Little Village, Pilsen community members express concern over property assessments as appeal deadline looms
A group of Little Village and Pilsen community members gathered Monday outside the Cook County Assessor’s Office to express concern over assessments they fear could trigger taxes increases and cause some small businesses and longtime residents to leave the area.
With the appeal deadline looming, a group of Little Village and Pilsen community members gathered outside the Cook County Assessor’s Office on Monday to express concern over the new property assessments that they fear could trigger tax increases and cause some small businesses and longtime residents to leave the area.
Moises Moreno, director of Pilsen Alliance, called on Cook County Assessor Fritz Kaegi “to do the right thing and reassess properly and fairly for all residents of Cook County.”
“Folks are struggling to make ends meet,” Moreno said. “We feel that the property tax assessments are too high. That’s gonna potentially push people out, [including] longtime homeowners, small businesses and eventually renters.”
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Moreno’s worries of gentrification in Southwest and West Side neighborhoods were echoed by Ald. Byron Sigcho Lopez (25th) along with several commercial and residential building owners who said their property’s assessments more than doubled.
Juan Manuel Giron, owner of Giron Books, said he was filled with shock and confusion when he saw his bookstore’s value tripled in the latest assessment.
“My first reaction was this was a mistake, it has to be a mistake,” Giron said.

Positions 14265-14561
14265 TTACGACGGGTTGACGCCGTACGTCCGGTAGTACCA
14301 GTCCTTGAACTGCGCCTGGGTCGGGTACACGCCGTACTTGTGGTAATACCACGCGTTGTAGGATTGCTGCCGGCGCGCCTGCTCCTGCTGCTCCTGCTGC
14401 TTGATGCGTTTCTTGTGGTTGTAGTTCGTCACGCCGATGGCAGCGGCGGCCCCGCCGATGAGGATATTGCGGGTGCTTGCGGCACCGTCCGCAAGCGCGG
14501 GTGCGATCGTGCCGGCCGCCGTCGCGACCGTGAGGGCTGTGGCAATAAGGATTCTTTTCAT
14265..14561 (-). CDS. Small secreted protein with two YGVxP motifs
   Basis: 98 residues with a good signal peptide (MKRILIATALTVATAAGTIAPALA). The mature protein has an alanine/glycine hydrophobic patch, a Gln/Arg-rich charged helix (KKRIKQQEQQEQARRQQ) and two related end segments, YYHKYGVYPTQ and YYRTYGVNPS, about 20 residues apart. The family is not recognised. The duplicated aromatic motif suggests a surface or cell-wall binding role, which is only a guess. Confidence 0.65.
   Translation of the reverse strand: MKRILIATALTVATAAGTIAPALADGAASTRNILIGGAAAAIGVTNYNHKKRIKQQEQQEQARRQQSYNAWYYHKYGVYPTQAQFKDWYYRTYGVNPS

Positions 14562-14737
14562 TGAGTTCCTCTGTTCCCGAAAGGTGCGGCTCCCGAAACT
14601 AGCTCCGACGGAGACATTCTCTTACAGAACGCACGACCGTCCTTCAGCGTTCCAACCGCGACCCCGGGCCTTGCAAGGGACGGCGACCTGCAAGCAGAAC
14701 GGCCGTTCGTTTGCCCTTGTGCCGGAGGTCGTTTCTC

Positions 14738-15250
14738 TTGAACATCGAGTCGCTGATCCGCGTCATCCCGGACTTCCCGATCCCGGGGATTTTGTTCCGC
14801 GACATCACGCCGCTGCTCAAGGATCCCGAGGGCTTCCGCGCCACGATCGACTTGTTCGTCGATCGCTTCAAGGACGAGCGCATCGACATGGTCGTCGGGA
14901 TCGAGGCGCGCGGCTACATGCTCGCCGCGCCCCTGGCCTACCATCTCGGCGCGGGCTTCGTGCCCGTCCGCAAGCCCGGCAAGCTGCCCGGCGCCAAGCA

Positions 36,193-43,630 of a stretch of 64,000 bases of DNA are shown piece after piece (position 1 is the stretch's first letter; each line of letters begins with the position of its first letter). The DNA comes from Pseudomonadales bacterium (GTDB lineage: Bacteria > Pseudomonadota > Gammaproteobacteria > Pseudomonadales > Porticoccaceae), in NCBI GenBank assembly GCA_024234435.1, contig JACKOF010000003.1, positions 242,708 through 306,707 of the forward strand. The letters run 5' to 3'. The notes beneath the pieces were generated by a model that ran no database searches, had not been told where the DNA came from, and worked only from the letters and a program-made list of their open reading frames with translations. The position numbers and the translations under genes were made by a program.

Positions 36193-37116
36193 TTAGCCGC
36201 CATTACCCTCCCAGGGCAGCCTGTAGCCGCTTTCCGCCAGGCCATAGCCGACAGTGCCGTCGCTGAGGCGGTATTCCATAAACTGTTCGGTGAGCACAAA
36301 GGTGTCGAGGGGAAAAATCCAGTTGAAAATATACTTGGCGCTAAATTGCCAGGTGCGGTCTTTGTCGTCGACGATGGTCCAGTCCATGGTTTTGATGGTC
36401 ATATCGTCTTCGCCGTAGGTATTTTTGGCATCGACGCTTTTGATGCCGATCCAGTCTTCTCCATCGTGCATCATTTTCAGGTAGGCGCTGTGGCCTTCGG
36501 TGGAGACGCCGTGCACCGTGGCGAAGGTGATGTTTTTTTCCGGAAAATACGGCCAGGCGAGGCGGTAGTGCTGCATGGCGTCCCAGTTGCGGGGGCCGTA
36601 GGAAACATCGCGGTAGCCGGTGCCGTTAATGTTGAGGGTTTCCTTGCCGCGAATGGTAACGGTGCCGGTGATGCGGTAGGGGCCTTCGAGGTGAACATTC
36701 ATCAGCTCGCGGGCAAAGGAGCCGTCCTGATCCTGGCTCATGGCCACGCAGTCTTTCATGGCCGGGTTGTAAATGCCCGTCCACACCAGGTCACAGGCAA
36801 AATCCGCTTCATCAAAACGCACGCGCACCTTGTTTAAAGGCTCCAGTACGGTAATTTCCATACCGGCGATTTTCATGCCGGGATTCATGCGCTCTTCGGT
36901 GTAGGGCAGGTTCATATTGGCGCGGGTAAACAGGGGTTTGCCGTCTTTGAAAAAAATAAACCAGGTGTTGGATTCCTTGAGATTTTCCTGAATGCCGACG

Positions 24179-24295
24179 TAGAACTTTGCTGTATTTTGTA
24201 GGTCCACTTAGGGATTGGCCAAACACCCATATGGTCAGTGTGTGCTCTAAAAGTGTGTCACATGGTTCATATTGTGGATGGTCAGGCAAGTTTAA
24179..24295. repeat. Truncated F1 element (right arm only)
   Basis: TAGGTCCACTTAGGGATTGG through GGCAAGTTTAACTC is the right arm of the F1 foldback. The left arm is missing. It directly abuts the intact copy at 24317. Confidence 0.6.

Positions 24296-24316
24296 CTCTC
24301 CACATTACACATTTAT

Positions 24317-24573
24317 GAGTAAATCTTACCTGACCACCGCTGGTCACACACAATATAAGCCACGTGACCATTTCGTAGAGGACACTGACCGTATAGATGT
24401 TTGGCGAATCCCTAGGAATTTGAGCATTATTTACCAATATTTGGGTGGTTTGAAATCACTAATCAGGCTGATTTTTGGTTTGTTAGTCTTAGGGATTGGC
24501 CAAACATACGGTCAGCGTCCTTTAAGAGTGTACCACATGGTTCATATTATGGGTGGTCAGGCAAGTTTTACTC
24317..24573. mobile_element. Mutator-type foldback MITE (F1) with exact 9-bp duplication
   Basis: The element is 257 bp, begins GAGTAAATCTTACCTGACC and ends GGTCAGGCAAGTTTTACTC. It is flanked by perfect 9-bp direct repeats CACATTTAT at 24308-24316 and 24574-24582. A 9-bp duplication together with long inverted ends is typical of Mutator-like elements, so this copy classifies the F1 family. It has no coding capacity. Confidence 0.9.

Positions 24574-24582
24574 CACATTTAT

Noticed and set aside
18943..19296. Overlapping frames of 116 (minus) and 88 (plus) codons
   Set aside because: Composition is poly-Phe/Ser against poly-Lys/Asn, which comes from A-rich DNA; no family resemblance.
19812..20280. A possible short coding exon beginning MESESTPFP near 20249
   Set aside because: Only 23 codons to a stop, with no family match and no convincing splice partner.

Elia Higareda, a lifelong resident of Pilsen, was also surprised when she saw the assessment of her three-flat building doubled.
“I was ready to move,” said Higareda, who toured a potential home in another part of the city. “And I told my son, I go, ‘I think it’s time for me to move on.’”
Higareda sought advice from the Sigcho Lopez’s office, which helped her file an appeal.
“They found a lot of errors, so they brought it down,” Higareda said.
Giron said he plans to file an appeal but worries he could be forced to sell his business — one of the last standing brick-and-mortar bookstores in Pilsen — if the property taxes increase.
Scott Smith, a spokesperson for the county’s assessor’s office, said assessments are just one factor used in calculating property tax bills. He noted the average homeowner’s bill has increased only 1% in the last two reassessment cycles.
Moreno demanded the county assessor’s office extend the appeals deadline, which was Monday, through the end of the year and to automatically reassess any properties that saw an increase of 25% or more. He also called for more transparency as to why values in the West Chicago Township have skyrocketed.
Smith said the appeals deadline for the assessor’s office can’t be extended, but property owners will still be able to file an appeal with the Board of Review if they feel there’s an error with their assessments.
“To ensure that any overassessed properties are corrected as soon as possible, our office needs to start the appeals process in our office this week,” Smith said. “Delaying the appeal deadline to the end of the year would mean these properties would end up paying more in taxes than they should. Appeals must be filed before next year’s tax rates are calculated to ensure they end up on next year’s tax bill.”